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For many players, an overdrive is a pedalboard cornerstone, an effect so essential that it never gets switched off. This is particularly true for guitarists who use super-clean amps. For a dedicated Twin Reverb player, say, a good overdrive can add color and increase their dynamic range. SolidGoldFX’s new Zeta, a medium-gain overdrive with a JFET-based preamp, excels on both counts, delivering midrange bite that can enliven the most immaculately clean amplifier.
Orange Glazed and Blazed
Gain, volume, and tone controls—what more do you really need for an overdrive? Setting the Zeta’s volume to noon delivers unity gain, leaving plenty of room to jumpstart your output. The tone control generates a bass-heavy voice in its lowest position and a spiky treble one at its highest. The gain control has great range too, imparting light grit right around 7 o’clock and gradually adding dirt and brightness as you move clockwise.
The Creamsicle-colored enclosure’s bold, circa-’78 graphics are bright and hard to miss. You won’t lose track of this pedal onstage, especially when the blindingly bright orange LED is on. Its pedalboard footprint is modest, but the Zeta’s heft suggests it’s built to last. You can power it with a 9-volt battery or standard barrel adapter.
Dirty and Detailed
I started with the gain knob all the way down to see close I could get to a straight clean boost. Even here, the Zeta generates more dirt than you’d expect from a clean boost. With a Telecaster Deluxe in front, the Zeta pushed a ’68 Bassman into a hot but sweetly responsive zone. The guitar’s “Tele-ness” remained intact, but with a little extra attitude. With the gain around 10 o’clock, chunky power chords and sassy single-note tones à la the Stones and the Faces seemed to leap from the Bassman’s speakers.
The Zeta produces an almost sizzling sustain that’s wonderfully resonant through a closed-back 2 x 12 cabinet. Note-to-note clarity is excellent and even. Though there’s discernable dirt at low-gain settings, the control has a uniform, sensitive taper throughout its range, making it easy to fine-tune the Zeta for a particular rig.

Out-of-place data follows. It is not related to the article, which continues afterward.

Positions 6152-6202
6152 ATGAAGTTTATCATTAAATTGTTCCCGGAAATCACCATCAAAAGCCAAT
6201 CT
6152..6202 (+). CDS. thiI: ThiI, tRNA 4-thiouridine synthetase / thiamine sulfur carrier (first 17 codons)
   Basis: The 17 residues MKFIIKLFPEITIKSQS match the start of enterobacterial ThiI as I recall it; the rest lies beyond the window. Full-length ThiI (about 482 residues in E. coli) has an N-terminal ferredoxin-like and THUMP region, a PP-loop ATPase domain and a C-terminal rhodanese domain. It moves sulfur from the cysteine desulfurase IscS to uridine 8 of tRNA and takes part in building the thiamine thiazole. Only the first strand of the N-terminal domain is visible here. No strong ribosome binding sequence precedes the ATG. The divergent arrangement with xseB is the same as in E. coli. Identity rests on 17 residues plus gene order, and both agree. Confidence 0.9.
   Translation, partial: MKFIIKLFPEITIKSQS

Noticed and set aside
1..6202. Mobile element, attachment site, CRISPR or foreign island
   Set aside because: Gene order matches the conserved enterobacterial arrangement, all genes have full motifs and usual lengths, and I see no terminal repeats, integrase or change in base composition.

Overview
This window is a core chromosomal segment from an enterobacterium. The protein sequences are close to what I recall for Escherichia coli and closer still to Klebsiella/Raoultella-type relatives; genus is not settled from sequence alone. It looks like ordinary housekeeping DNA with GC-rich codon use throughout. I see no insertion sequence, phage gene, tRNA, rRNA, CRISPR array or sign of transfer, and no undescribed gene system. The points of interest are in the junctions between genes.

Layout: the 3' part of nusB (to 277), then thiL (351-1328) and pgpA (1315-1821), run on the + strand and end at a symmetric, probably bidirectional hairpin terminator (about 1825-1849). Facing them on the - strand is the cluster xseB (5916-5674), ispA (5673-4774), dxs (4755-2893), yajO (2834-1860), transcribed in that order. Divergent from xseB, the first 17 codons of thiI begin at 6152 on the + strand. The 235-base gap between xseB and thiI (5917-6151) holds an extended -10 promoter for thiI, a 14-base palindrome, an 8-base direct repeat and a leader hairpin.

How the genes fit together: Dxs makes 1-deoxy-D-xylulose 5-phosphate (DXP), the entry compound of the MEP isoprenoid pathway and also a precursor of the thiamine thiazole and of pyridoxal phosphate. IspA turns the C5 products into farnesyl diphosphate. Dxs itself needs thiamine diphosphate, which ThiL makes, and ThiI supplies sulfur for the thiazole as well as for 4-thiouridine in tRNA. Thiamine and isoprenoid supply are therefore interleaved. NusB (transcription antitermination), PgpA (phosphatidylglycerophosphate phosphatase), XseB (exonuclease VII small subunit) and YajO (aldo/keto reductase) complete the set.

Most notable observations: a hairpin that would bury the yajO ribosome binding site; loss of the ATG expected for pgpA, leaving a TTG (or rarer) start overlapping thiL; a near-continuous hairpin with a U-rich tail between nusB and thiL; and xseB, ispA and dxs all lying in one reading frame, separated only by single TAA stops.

Gain settings around noon are great for barking Tex-Mex blues. Advancing the tone control at this setting clarifies potentially muddy humbuckers. The sound become more compressed at higher-gain settings, but in a way that doesn’t stifle dynamics. Tones remain exceptionally natural and amp-like.
The Zeta adds heat without loss of definition or detail. It’s great for creating tones that cut through, even at high-gain settings. Pairing the Zeta with a crunchy Orange OR50 produced a nice boost without excessively coloring the amp’s output. Applying the Zeta’s drive to the Orange’s distorted output did little to diminish the pedal’s effectiveness. The Zeta’s tone control (with additional brightness from the gain control) gave the Orange a razor-sharp edge that tended to improve definition. Maxing the Zeta’s gain generated beautiful, singing sustain, though it stops just short of full saturation. Even at its meanest, the Zeta is more Cream than Slayer.
It’s a bummer when you add a new effect to your board only to discover it stifles the character of other pedal. But the Zeta worked seamlessly with everything in my chain. I like boosting fuzz pedals with an overdrive to enhance focus and sustain, and the Zeta is a perfect pedal for this job. It added top-end definition to a Muff-style fuzz and brightened up a gloomy-sounding ’80s RAT, adding extra harmonic richness and body. Delays, wahs, phasers, and choruses all sounded more alive with the Zeta out front.
SolidgoldFX Zeta succeeds in all ways a good OD should. Perhaps the only players who won’t find the Zeta intriguing are those who need their boost as close to clean as possible. For guitarists seeking a low- to mid-gain overdrive that doesn’t over-color their amp tone, the Zeta may be their new best friend.